Responding to Text Messages

  • If a client responds to your text message with another text message instead of calling, use an approved message to encourage the client to call you.
  • Never respond to a text message from an individual that contains PHI. Instead, send a new text message to encourage the individual to call you.
Examples are: 
  • I am not able to give you specific information in a text message. Please call me at 503-988-3780.
  • I can tell you more when you call. Please call me at 503-988-3780.
  • This is urgent and needs your immediate attention. Please call me at 503-988-3780.
  • The information I have for you is confidential. I can tell you more when you call. Please call me at 503-988-3780.

When you are unsure how to respond to a text message, ask your supervisor or manager for guidance. Managers and supervisors are responsible for insuring that staff understand the proper use of text messaging.

Documentation

  • Text messages sent to contact an individual must be documented in the client’s/contact’s record via the STD Database
  • Text messages sent to remind a client of an appointment time or location must be documented in the client’s record via the STD Database
  • Text messages sent to inform a client that he/she missed an appointment must be documented in the client’s record via the STD Database
  • Text messages sent from a client with PHI must be documented in the client’s record
  • Document all text attempts and results in STD Database.

1 Kachur R, Adelson S, Firenze K, et al. Reaching patients and their partners through mobile:text messaging for case management and partner notification [letter]. Sex Transm Dis 2011;38:149 –150.

2 Mendez, Juan; Maher, Julie Sexually Transmitted Diseases. 39(3):238-239, March 2012.doi: 10.1097/OLQ.0b013e3182471b31

3 https://www.cdc.gov/nchhstp/partners/index.html

4 http://public.health.oregon.gov/ … /hiv_aids.pdfCdc-pdfExternal

 

10.5.2 Example 2. North Carolina Field Services Unit Text Messaging Policy for Partner Notification

Text messages may ONLY be used to set up appointments or request a return phone call. Texts may NEVER be used to provide any kind of health or partner information

The goal of text messaging by DIS is to enable the DIS to expedite contact with a client to schedule a time/date to meet. Text messaging is particularly applicable in situations where a client or partner is not responding to traditional means of follow-up e.g. phone calls and/or field visits.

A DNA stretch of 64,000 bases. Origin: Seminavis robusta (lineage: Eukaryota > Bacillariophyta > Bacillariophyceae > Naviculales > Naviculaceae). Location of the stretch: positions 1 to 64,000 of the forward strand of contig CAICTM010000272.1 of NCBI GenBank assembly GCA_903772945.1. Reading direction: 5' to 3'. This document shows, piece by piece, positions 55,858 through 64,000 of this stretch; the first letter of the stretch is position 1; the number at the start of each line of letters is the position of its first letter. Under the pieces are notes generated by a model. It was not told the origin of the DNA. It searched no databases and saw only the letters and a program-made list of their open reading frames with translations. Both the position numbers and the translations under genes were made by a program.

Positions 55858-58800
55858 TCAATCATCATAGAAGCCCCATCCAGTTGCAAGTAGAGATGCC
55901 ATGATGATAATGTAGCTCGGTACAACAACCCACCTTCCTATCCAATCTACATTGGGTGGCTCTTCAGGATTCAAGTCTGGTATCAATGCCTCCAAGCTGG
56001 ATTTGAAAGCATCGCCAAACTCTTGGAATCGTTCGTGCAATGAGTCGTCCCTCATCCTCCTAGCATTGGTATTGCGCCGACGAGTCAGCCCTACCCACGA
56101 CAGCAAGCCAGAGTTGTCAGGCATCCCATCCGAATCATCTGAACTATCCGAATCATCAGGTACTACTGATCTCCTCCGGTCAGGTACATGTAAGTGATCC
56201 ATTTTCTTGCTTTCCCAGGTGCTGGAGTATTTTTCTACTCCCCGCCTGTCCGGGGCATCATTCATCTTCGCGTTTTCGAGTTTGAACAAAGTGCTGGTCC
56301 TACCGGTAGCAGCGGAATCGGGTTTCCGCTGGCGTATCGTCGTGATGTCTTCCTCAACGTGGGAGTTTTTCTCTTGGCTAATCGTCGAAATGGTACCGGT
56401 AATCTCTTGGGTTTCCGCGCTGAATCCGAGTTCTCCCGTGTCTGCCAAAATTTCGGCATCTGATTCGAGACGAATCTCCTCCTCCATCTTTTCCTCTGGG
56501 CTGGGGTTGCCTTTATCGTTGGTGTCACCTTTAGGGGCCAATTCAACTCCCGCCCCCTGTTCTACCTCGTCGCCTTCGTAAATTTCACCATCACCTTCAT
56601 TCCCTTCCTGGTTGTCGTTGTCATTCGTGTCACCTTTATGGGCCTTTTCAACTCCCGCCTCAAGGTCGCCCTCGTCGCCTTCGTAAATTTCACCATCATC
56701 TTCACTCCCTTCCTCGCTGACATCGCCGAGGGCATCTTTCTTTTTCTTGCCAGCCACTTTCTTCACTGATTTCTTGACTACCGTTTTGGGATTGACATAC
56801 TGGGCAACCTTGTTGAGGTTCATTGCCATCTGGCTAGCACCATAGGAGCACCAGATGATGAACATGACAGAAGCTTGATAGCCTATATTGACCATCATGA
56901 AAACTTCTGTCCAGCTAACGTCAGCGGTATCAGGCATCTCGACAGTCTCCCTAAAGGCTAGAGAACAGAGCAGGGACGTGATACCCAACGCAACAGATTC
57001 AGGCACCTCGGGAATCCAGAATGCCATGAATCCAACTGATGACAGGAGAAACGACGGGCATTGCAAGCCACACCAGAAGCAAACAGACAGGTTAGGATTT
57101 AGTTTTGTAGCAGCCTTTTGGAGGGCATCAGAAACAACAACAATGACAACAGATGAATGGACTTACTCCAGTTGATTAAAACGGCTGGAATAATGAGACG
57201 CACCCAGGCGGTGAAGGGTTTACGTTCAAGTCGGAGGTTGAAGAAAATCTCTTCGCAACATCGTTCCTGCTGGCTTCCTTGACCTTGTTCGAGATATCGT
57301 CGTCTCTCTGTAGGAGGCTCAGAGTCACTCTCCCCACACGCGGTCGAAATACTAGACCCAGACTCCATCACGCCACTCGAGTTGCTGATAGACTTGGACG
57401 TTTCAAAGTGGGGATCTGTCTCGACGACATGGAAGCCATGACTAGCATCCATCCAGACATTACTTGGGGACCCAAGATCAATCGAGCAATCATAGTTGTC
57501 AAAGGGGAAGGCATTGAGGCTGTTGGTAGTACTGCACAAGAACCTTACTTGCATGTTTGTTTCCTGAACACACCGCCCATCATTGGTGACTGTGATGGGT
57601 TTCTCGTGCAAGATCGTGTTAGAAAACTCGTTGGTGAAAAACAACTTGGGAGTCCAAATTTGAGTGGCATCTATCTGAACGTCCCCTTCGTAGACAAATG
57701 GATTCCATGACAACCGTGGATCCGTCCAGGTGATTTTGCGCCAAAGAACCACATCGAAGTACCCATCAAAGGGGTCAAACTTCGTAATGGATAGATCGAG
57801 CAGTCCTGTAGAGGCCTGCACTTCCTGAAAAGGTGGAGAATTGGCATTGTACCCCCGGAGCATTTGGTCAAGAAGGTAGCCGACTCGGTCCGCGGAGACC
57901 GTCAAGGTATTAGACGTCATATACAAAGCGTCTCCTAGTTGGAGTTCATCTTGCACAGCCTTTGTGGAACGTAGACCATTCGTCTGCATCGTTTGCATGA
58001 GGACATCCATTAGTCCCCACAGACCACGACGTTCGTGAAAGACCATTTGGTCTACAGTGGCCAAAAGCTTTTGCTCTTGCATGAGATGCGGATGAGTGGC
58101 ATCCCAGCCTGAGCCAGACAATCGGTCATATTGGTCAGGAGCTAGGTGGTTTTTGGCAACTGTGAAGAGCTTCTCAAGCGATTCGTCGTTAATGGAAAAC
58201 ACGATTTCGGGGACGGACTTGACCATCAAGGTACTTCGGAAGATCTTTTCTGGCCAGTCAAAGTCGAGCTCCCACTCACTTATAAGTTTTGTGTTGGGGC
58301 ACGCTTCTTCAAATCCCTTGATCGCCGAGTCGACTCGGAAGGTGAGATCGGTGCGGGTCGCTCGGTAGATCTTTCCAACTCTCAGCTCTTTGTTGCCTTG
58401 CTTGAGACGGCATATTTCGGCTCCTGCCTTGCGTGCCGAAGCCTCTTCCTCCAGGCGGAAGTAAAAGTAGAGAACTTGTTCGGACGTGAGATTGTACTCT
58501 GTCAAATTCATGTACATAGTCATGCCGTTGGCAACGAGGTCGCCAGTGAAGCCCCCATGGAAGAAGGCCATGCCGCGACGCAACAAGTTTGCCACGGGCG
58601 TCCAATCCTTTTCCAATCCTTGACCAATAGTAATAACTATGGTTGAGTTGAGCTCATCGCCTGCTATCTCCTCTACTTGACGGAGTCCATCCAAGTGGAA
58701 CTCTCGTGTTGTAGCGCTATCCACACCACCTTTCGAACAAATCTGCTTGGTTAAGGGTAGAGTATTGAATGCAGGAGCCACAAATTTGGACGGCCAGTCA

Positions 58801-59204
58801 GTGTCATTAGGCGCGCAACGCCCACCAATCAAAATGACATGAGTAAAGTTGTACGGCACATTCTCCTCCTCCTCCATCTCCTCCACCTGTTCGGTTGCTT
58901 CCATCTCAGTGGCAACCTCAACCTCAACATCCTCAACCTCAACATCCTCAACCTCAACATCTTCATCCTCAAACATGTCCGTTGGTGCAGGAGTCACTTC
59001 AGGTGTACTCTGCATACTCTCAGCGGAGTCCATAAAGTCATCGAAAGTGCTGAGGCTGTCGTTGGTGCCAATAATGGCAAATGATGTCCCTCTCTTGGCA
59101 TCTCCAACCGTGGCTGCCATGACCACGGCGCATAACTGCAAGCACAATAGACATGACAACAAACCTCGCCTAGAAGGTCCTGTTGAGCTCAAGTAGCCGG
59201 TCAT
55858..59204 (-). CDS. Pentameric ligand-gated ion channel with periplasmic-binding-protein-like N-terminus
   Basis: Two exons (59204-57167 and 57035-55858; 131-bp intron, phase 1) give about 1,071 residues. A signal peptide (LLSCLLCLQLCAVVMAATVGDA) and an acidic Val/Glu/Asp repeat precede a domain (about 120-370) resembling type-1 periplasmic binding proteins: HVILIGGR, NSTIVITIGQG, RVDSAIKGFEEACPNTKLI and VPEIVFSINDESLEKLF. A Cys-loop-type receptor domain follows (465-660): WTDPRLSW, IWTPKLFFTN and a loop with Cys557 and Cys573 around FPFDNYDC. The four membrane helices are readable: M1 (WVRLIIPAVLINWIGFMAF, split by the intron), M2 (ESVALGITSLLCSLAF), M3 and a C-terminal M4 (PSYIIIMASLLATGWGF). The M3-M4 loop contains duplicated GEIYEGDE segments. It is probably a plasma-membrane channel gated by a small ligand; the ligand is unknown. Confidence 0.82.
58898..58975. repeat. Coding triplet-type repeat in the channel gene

Text messaging can be an effective method of contacting individuals that are difficult to reach or only have access to texting service, and is particularly applicable when an individual has not responded to phone calls, letters or field visits. However, text messaging is not a secure method of communication.  Further, telecom providers are not required to protect the content of text messages and may make these records available to external parties such as law enforcement when requested even without a court order.  Therefore, staff should ensure that no confidential information is ever transmitted via text message. The purpose of sending a text message is to engage the individual in a voice call. Identifiable health information must never be sent via text messaging. (This is information that relates to the past, present, or future physical or mental health or condition of an individual; the provision of health care to an individual; … that identifies the individual; or With respect to which there is a reasonable basis to believe the information can be used to identify the individual.”)

Protocol for Field Services Staff

The text messaging feature on cell phones will only be used for partner notification activity. It is not to be used for intrastate communications between staff or personal business. DIS must strictly adhere to the text messaging protocol at all times.

Confidentiality is of the utmost importance. Sending a text message carries the same risks as leaving a voicemail on a home answering machine or a Public Health letter at a client’s residence. Because messages may be viewed by people other than the intended recipient, make sure the content of the text message follows the approved text messaging guidance below.  No protected health information will be permitted in text messages.

Conducting PN through text is applicable in situations where a client or partner has not responded to phone calls and/or field visit attempts. A text message should be sent in order to prompt the person to respond. Caution must be taken to ensure that the DIS has the correct number and that the correct number is being entered. Ideally the DIS will confirm that the contact number on file is a number that is connected to a mobile phone through internet tools such as ‘reverse search’, (i.e.www.reversemobile.comExternal). It is important to note that information obtained through a reverse lookup may not be the most current information. It is possible for a cell phone subscriber to retain a cell phone number that has been assigned by one carrier when switching cellular providers. In this case the previous cellular provider may be inaccurately listed as the current provider.